The womanm identified only as Roselyn, shared her story on The Punch.
According to her, she was in love with a man who had HIV but was not aware of it.
She only became aware long into the relationship when she had already become pregnant.
Read her story below:
I did not know that the man I was going out with was HIV-positive, though I knew that he had haemophilia — a genetic disorder that prevents the blood from clotting when someone is injured.
I only got to know that my partner had HIV after I became pregnant and started attending antenatal. That was in March 1992 when I was already eight months pregnant. No news could be more devastating for any expectant mother!
But I kept the information to myself, as I was only concerned about having the baby and moving on with my life.
That was 24 years ago. As at that time, not much was known about the effects of HIV on a pregnant woman. But I got to know the seriousness of my challenge when all the medical staff that attended to me during delivery treated me with disdain: they all wore masks and other paraphernalia. It was as if they were attending to Ebola patient!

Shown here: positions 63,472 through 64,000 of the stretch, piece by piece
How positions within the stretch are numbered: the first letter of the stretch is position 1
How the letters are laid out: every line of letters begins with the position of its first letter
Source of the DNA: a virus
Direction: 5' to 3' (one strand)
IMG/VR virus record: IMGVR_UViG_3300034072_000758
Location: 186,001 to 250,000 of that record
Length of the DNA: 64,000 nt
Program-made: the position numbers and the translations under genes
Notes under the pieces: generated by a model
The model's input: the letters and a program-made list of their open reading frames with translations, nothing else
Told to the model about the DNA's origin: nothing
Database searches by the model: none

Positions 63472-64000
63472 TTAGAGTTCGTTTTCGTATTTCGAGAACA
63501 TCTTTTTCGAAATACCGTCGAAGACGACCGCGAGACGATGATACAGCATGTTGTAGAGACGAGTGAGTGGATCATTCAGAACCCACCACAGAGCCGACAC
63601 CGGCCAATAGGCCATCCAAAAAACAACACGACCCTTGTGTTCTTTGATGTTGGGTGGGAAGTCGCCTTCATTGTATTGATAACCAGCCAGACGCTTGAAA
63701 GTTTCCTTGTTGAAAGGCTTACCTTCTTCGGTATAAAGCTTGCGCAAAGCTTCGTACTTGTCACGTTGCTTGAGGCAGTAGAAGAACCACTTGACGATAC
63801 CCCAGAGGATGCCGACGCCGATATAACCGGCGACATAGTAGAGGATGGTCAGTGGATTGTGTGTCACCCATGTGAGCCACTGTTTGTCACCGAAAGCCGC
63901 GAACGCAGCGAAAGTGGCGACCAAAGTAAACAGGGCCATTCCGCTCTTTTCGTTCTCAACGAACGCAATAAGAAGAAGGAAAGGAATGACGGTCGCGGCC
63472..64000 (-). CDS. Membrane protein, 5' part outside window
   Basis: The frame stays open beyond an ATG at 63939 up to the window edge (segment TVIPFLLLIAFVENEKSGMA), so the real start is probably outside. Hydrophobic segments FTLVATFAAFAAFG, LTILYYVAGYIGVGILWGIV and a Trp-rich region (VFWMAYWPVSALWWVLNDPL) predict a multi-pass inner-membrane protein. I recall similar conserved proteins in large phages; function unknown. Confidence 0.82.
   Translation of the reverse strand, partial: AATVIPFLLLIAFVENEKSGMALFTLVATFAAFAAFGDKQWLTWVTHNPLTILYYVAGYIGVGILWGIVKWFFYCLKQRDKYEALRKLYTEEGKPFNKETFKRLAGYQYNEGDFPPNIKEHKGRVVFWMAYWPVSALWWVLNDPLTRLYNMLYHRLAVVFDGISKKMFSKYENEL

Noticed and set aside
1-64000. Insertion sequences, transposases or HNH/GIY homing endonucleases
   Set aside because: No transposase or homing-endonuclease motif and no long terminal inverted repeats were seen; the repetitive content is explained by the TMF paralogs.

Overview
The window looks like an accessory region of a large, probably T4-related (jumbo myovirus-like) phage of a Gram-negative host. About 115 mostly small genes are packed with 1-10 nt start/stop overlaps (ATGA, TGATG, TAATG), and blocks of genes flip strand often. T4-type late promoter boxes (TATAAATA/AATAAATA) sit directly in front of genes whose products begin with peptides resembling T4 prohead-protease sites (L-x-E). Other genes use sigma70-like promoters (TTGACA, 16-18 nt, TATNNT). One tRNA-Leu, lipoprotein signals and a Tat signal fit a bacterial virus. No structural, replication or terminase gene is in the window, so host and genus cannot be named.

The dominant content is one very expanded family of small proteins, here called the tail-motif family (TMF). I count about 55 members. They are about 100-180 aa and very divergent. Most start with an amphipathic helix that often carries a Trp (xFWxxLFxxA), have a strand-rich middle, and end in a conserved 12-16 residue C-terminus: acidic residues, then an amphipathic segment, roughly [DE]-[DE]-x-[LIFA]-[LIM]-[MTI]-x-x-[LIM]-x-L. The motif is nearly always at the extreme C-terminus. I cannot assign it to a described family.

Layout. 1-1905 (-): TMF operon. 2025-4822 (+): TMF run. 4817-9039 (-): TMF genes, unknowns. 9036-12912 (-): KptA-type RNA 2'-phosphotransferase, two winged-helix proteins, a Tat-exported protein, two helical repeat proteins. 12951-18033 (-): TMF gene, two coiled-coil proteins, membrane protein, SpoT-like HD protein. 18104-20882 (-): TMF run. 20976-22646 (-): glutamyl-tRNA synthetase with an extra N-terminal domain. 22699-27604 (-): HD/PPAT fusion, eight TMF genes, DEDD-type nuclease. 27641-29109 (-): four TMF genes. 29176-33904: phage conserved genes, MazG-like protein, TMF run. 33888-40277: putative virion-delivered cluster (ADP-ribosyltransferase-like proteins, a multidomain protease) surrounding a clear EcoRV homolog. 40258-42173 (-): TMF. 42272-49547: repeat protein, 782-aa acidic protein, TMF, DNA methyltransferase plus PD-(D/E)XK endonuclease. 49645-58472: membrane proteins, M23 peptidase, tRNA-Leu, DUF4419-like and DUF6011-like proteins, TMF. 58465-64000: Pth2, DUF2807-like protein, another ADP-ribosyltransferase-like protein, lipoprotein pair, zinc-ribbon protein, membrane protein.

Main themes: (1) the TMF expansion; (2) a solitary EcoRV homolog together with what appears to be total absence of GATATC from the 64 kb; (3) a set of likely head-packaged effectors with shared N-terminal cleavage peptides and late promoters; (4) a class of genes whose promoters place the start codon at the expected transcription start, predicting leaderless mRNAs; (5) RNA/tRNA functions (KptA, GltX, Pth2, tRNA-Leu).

|File photo used only for illustrative purpose|
After the birth of my child, I felt like killing myself. By that time, I had packed up the relationship with the man that infected me, so I was a single mother.
Somehow, my friends got to know about my condition and many of them forsook me. In fact, many thought I became HIV-positive because I was a prostitute!
In any case, I got the courage to enroll in the hospital, where I was receiving drugs, despite the long stares that trailed me whenever I entered the hospital.
When I wanted to have my second baby, I opted for artificial insemination, to prevent him from becoming HIV-positive. My new partner was HIV-negative, though.
And because HIV was relatively new then, my doctors told me I had just about 10 years to live. So, I was conscious of death all the time, which was very scary.
Mercifully, by the early 2000s, HIV treatment had changed. Medications are n, and I was healthy. Better still, people have become more aware that the infection is no longer a death sentence.
So, if you are HIV-positive, don’t lose hope. Take the right steps by visiting the nearest hospital. No one should die of AIDS this time around. SHARE THIS STORY USING ANY OF THE BUTTON BELOW ⬇ PLACE YOUR TEXT ADVERT BELOW ⬇⬇⬇